July was a busy month for anti-gunners in Massachusetts as state attorney general Maura Healey took firearm legislation into her own hands. By July 20, she had rewritten state gun laws, reinstating and expanding the state’s 1998 ban (which was actually former President Bill Clinton’s rather extensive 1994 Federal Assault Weapons Ban) and issued enforcement notices to FFL (Federal Firearms License) holders informing them it was effective immediately.
"Gun manufacturers have manufactured these weapons as legal versions of prohibited guns, but they are illegal," Healy stated. "They are copies or duplicates of banned weapons and cannot be bought or sold in Massachusetts."
Taken from the enforcement notice regarding "copies or duplicates": "A weapon is a Copy or Duplicate and is therefore a prohibited Assault weapon if it meets one or both of the following tests and is 1) a semiautomatic rifle or handgun that was manufactured or subsequently configured with an ability to accept a detachable magazine, or 2) a semiautomatic shotgun.
Similarity Test: A firearm is a Copy or Duplicate if its internal function components are substantially similar in construction and configuration to those of an Enumerated Weapon. Under this test, a weapon is a Copy or Duplicate, for example, if the operating system and firing mechanism of the weapon are based on, or otherwise are substantially similar to, one of the Enumerated Weapons.
Interchangeability Test: A weapon is a Copy or Duplicate if it has a receiver that is the same as or interchangeable with the receiver of an Enumerated Weapon. A receiver will be treated as the same as or interchangeable with the receiver on an Enumerated Weapon if it includes or accepts two or more operating components that are the same as or interchangeable with those of an Enumerated Weapon. Such operating components may include, but are not limited to: 1) the trigger assembly; 2) the bolt carrier or bolt carrier group; 3) the charging handle; 4) the extractor or extractor assembly; or 5) the magazine port.”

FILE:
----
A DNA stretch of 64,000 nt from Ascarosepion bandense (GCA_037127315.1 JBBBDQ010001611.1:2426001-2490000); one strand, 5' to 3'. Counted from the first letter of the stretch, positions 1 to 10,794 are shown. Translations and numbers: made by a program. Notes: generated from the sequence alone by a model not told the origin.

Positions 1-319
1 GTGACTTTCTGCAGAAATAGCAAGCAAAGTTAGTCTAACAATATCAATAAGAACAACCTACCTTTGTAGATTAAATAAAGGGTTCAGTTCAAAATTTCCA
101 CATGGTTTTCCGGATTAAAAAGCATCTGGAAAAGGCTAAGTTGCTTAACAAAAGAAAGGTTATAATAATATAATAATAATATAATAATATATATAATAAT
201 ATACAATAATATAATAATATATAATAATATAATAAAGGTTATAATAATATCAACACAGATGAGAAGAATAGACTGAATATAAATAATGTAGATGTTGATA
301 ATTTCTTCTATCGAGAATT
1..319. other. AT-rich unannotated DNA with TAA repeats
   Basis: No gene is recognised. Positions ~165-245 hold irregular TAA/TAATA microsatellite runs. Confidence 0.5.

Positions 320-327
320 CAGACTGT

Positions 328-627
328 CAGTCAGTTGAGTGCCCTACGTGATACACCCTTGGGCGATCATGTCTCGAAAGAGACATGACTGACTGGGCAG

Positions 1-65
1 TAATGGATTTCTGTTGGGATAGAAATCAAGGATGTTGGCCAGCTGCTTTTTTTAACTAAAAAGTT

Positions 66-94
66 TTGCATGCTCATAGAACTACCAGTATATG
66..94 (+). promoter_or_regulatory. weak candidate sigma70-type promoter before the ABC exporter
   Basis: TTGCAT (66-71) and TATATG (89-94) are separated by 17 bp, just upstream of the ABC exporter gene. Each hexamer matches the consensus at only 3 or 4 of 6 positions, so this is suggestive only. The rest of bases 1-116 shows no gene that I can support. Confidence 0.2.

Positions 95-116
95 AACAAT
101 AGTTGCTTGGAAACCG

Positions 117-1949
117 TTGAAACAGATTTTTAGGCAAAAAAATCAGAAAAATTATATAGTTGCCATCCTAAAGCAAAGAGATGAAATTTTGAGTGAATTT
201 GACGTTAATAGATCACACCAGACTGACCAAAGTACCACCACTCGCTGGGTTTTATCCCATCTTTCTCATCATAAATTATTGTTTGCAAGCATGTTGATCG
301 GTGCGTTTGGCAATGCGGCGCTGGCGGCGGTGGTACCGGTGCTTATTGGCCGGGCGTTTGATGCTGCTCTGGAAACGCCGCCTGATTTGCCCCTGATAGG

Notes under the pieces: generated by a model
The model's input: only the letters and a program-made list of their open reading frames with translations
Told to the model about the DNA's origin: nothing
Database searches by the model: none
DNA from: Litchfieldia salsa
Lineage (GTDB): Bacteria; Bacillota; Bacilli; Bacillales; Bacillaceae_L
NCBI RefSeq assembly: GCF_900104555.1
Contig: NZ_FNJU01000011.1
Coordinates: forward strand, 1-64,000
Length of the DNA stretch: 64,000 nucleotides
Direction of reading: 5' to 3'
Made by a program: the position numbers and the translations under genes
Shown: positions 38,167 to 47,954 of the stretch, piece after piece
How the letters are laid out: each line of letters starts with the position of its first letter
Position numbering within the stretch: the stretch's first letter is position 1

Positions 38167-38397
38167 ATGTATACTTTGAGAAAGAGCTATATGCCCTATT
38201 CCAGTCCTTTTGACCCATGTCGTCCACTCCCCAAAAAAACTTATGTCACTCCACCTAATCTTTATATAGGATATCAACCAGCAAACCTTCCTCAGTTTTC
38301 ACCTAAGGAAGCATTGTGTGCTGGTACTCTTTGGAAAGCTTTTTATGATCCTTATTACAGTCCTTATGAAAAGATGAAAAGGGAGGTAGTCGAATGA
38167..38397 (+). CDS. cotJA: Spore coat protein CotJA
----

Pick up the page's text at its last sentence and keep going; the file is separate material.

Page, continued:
Specifically, the act would forbid her to “govern, limit or otherwise relate to weapons as defined in Section 121 of Chapter 140, the manufacture of weapons or the sale of weapons.” And in a further display of the firearm community’s willingness to fight back, on Aug. 5 National Shooting Sports Foundation (NSSF) senior vice president and general counsel Lawrence Keane announced the group will file suit against Healey "in the near future."
“This is a clearly naked political play by a zealous anti-gun politician simply looking to advance her political career at the expense of law-abiding gun owners by turning hundreds of thousands of law-abiding gun owners and businesses into felons overnight with the stroke of a pen,” said Keane, referring to Healey's actions.
The Massachusetts ban, which went into effect two weeks ago, duplicates the 1994 Federal Assault Weapons Ban, but includes a greatly expanded and indiscernible definition of "assault weapons." The addition of the “Guidance” section instructing FFL holders to carry out “similarity” and “interchangeability” tests is so vague that it has the potential to ban all manner of semi-automatic firearms—including 911 pistols.
Contact your legislators today and let them know you are against Healey's abuse of power and the ban itself. Tickets to Monday's event are $25 per person and must be purchased in advance. To purchase your ticket, click here.